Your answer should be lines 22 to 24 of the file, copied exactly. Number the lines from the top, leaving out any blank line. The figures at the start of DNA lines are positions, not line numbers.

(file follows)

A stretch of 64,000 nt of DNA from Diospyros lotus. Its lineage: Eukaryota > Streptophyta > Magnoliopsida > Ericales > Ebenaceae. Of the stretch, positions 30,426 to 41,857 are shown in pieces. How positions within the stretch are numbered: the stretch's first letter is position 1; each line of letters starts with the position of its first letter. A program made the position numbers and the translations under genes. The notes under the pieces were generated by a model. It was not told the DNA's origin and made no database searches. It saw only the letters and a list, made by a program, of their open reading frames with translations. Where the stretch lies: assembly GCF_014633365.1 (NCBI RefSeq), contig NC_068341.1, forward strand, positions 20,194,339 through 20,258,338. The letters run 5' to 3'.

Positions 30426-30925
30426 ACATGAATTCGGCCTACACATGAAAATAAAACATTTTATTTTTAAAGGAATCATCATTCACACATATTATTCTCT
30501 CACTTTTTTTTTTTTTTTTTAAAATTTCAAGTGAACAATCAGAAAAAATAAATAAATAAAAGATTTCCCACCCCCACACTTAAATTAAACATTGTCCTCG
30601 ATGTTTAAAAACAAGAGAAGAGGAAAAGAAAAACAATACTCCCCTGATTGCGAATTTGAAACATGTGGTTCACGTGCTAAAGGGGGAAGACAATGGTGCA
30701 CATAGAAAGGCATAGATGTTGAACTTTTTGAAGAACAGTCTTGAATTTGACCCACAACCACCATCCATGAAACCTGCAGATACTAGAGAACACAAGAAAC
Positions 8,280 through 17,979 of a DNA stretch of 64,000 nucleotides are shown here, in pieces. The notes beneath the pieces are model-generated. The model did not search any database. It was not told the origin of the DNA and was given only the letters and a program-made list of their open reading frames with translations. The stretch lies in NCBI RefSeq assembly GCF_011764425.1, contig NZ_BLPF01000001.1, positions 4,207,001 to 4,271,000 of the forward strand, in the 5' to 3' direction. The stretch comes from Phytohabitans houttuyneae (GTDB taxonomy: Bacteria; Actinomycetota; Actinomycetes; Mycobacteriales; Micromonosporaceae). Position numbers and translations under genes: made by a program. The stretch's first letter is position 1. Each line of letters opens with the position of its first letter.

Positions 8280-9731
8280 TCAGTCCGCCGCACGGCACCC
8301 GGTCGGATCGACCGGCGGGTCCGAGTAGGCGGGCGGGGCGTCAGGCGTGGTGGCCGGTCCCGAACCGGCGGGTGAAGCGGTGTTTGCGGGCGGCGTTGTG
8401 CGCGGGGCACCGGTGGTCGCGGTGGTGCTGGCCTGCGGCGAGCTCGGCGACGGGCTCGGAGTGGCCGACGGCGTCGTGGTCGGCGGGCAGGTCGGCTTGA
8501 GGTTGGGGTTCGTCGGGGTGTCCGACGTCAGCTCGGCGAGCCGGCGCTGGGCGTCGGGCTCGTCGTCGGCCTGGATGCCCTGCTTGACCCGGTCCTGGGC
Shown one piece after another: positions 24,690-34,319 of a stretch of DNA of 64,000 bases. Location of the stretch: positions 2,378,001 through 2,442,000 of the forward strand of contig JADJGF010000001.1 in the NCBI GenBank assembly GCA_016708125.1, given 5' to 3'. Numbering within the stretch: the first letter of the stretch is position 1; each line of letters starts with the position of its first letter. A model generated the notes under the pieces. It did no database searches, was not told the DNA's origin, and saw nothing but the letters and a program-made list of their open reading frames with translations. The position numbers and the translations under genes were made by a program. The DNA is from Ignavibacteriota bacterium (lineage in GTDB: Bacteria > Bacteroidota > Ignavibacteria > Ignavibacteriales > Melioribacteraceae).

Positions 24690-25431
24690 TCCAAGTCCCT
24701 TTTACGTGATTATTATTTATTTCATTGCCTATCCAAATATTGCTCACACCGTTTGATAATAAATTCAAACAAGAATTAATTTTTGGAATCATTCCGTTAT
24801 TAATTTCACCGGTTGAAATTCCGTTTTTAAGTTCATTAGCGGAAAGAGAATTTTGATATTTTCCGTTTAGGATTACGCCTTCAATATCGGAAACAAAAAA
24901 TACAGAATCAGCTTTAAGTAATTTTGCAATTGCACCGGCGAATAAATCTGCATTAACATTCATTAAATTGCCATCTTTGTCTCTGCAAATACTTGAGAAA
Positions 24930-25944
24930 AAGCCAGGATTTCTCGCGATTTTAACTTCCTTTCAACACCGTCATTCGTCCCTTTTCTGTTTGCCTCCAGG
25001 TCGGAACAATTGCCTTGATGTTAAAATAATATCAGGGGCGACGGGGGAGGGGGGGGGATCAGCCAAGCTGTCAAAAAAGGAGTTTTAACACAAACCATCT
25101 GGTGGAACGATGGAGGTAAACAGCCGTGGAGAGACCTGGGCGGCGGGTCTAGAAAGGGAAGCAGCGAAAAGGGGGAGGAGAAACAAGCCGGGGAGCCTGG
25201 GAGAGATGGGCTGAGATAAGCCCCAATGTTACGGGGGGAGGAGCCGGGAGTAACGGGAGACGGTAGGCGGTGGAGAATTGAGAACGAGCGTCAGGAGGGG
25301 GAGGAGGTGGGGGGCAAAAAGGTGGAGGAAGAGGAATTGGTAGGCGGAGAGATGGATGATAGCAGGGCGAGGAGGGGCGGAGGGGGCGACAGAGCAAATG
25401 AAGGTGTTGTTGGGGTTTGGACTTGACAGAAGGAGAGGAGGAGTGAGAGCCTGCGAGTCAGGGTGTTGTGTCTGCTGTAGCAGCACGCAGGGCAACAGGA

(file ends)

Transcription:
25101 GGTGGAACGATGGAGGTAAACAGCCGTGGAGAGACCTGGGCGGCGGGTCTAGAAAGGGAAGCAGCGAAAAGGGGGAGGAGAAACAAGCCGGGGAGCCTGG
25201 GAGAGATGGGCTGAGATAAGCCCCAATGTTACGGGGGGAGGAGCCGGGAGTAACGGGAGACGGTAGGCGGTGGAGAATTGAGAACGAGCGTCAGGAGGGG
25301 GAGGAGGTGGGGGGCAAAAAGGTGGAGGAAGAGGAATTGGTAGGCGGAGAGATGGATGATAGCAGGGCGAGGAGGGGCGGAGGGGGCGACAGAGCAAATG